Ph.D. Candidate Aritra Ghosh receives 2021 Dean’s Emerging Scholars Research Awards

Fri, 10/22/2021

Yale Astronomy Ph.D. Candidate, Aritra Ghosh, has been selected to receive one of ten competitive Dean’s Emerging Scholars Research Awards. This award is given out each year by the Office of the Provost and the Graduate School of Arts and Sciences to recognize outstanding academic promise and achievement and significant contributions to diversity-related initiatives on campus.

Aritra Ghosh is a 5th year Ph.D. candidate working in Prof. Meg Urry’s group. Aritra uses the latest advances in machine learning combined with traditional techniques to study the evolution of galaxies and how that process is affected by supermassive black holes that reside in them. 

For almost a century, starting Edwin Hubble’s work in 1926, astronomers have tried to link galaxies’ morphology (shape) to the physical processes behind how galaxies form and evolve. The morphology of a galaxy has been shown to be related to various fundamental properties of a galaxy and its environment – the total amount of mass in a galaxy, the rate at which the galaxy forms stars, the presence of supermassive black holes in the galaxy, and a range of other physics.

The next generation of astronomical surveys will allow us to study the morphology of billions of galaxies at different redshifts (i.e., distances from the Earth) – this will be crucial to understanding the physics of galaxy formation and evolution. However, the traditional methods of obtaining morphological classification – visual inspection and fitting models to galaxy light profiles – are not scalable to the massive data volumes expected from these surveys.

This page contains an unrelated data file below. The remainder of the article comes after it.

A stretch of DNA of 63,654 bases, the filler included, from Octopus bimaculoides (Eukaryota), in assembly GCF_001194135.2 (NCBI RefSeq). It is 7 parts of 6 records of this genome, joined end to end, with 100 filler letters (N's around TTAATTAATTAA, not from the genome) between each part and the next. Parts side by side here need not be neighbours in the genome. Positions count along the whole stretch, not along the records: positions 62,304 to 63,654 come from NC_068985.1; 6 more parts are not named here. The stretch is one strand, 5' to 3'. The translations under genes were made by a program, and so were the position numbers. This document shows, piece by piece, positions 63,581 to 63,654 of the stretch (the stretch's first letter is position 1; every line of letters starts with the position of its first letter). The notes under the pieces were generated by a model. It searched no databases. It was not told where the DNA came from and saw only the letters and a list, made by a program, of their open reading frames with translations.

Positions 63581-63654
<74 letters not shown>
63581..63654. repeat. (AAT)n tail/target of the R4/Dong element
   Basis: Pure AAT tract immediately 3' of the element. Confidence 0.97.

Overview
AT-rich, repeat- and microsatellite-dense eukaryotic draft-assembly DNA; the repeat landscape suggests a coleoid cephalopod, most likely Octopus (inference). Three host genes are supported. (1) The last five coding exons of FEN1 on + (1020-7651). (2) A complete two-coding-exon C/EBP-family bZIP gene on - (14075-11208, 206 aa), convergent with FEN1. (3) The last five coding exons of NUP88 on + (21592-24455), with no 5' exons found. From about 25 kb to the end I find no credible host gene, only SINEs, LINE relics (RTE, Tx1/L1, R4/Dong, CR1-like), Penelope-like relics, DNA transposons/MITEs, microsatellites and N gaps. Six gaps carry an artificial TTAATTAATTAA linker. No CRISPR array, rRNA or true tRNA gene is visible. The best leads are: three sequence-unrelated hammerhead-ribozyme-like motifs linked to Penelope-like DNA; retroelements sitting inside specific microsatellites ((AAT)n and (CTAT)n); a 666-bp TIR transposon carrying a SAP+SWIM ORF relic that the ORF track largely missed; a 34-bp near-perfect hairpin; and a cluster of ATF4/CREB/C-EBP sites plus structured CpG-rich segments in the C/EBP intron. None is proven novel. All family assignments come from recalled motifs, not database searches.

To overcome this challenge, Aritra and an extended team of astrophysicists and computer scientists have developed two machine learning (ML) frameworks – GaMorNet and GaMPEN. GaMorNet provides qualitative classifications for the shape of galaxies (e.g., whether a galaxy looks like a disk or a bulge), and GaMPEN provides qualitative estimates for different morphological parameters (such as the radius) along with robust uncertainties. These allow them to perform morphological analysis at a fraction (1/100th) of the time needed by traditional techniques. They have also used a novel approach of first training their models on simulated galaxies and fine-tuning them on actual galaxy images. This has allowed them to overcome the requirement of a sizeable pre-classified training set (a usual hurdle of ML algorithms).  They have already demonstrated the accuracy of their frameworks on different astronomical surveys and shown that they are not black-boxes but interpretable by using various visualization techniques.

The team is now applying their algorithms to two extensive surveys conducted using space and ground-based telescopes to analyze the morphology of millions of galaxies at different redshifts. Besides obtaining the morphology of a large previously unstudied swathe of galaxies, they are using this information to learn more about how our universe evolved to its current state. To do this,  they are correlating the morphological information with the amount of X-Rays detected at the centers of these galaxies. The amount of X-Rays indicates how active the supermassive black holes (BHs) present at the centers of these galaxies are.  

Over the last two decades, studies trying to understand the impact of BHs on the morphology of their host galaxies have led to conflicting results – primarily due to low number statistics and the use of a separate algorithm by each study. Thus, how exactly BHs affect the formation and evolution of galaxies has remained a mystery. By studying the morphology of an extensive sample using a single ML technique, Aritra hopes to shed light on this major outstanding question in modern astrophysics.